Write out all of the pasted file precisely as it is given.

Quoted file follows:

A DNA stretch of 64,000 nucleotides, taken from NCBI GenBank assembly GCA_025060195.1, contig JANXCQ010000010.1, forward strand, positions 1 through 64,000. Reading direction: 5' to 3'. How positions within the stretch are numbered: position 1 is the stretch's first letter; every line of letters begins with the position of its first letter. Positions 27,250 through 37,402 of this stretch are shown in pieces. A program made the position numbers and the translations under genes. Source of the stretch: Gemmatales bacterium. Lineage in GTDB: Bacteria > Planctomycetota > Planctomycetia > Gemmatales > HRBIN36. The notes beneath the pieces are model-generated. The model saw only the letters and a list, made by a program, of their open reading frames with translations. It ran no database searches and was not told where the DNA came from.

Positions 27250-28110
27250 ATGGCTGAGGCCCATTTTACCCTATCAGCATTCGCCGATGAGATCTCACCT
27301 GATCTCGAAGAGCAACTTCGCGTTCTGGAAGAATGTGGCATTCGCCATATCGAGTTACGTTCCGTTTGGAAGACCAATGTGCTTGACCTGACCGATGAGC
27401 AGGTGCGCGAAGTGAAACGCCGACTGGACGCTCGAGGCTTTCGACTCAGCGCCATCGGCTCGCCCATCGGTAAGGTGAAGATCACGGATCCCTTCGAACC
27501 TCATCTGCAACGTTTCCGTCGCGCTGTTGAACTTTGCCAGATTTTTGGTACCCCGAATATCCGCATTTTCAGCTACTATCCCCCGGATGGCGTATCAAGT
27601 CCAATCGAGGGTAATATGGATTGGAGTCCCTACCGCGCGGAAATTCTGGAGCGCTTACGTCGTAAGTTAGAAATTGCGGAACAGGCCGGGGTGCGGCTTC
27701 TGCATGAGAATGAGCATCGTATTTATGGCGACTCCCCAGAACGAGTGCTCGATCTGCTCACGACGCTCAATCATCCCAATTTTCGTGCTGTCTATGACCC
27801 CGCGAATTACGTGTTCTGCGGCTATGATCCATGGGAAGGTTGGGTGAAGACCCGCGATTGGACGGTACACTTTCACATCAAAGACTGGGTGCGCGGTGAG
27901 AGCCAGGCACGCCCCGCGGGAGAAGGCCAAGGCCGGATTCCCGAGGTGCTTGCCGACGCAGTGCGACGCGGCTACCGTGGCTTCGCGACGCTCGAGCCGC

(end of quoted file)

A DNA stretch of 64,000 nucleotides, taken from NCBI GenBank assembly GCA_025060195.1, contig JANXCQ010000010.1, forward strand, positions 1 through 64,000. Reading direction: 5' to 3'. How positions within the stretch are numbered: position 1 is the stretch's first letter; every line of letters begins with the position of its first letter. Positions 27,250 through 37,402 of this stretch are shown in pieces. A program made the position numbers and the translations under genes. Source of the stretch: Gemmatales bacterium. Lineage in GTDB: Bacteria > Planctomycetota > Planctomycetia > Gemmatales > HRBIN36. The notes beneath the pieces are model-generated. The model saw only the letters and a list, made by a program, of their open reading frames with translations. It ran no database searches and was not told where the DNA came from.

Positions 27250-28110
27250 ATGGCTGAGGCCCATTTTACCCTATCAGCATTCGCCGATGAGATCTCACCT
27301 GATCTCGAAGAGCAACTTCGCGTTCTGGAAGAATGTGGCATTCGCCATATCGAGTTACGTTCCGTTTGGAAGACCAATGTGCTTGACCTGACCGATGAGC
27401 AGGTGCGCGAAGTGAAACGCCGACTGGACGCTCGAGGCTTTCGACTCAGCGCCATCGGCTCGCCCATCGGTAAGGTGAAGATCACGGATCCCTTCGAACC
27501 TCATCTGCAACGTTTCCGTCGCGCTGTTGAACTTTGCCAGATTTTTGGTACCCCGAATATCCGCATTTTCAGCTACTATCCCCCGGATGGCGTATCAAGT
27601 CCAATCGAGGGTAATATGGATTGGAGTCCCTACCGCGCGGAAATTCTGGAGCGCTTACGTCGTAAGTTAGAAATTGCGGAACAGGCCGGGGTGCGGCTTC
27701 TGCATGAGAATGAGCATCGTATTTATGGCGACTCCCCAGAACGAGTGCTCGATCTGCTCACGACGCTCAATCATCCCAATTTTCGTGCTGTCTATGACCC
27801 CGCGAATTACGTGTTCTGCGGCTATGATCCATGGGAAGGTTGGGTGAAGACCCGCGATTGGACGGTACACTTTCACATCAAAGACTGGGTGCGCGGTGAG
27901 AGCCAGGCACGCCCCGCGGGAGAAGGCCAAGGCCGGATTCCCGAGGTGCTTGCCGACGCAGTGCGACGCGGCTACCGTGGCTTCGCGACGCTCGAGCCGC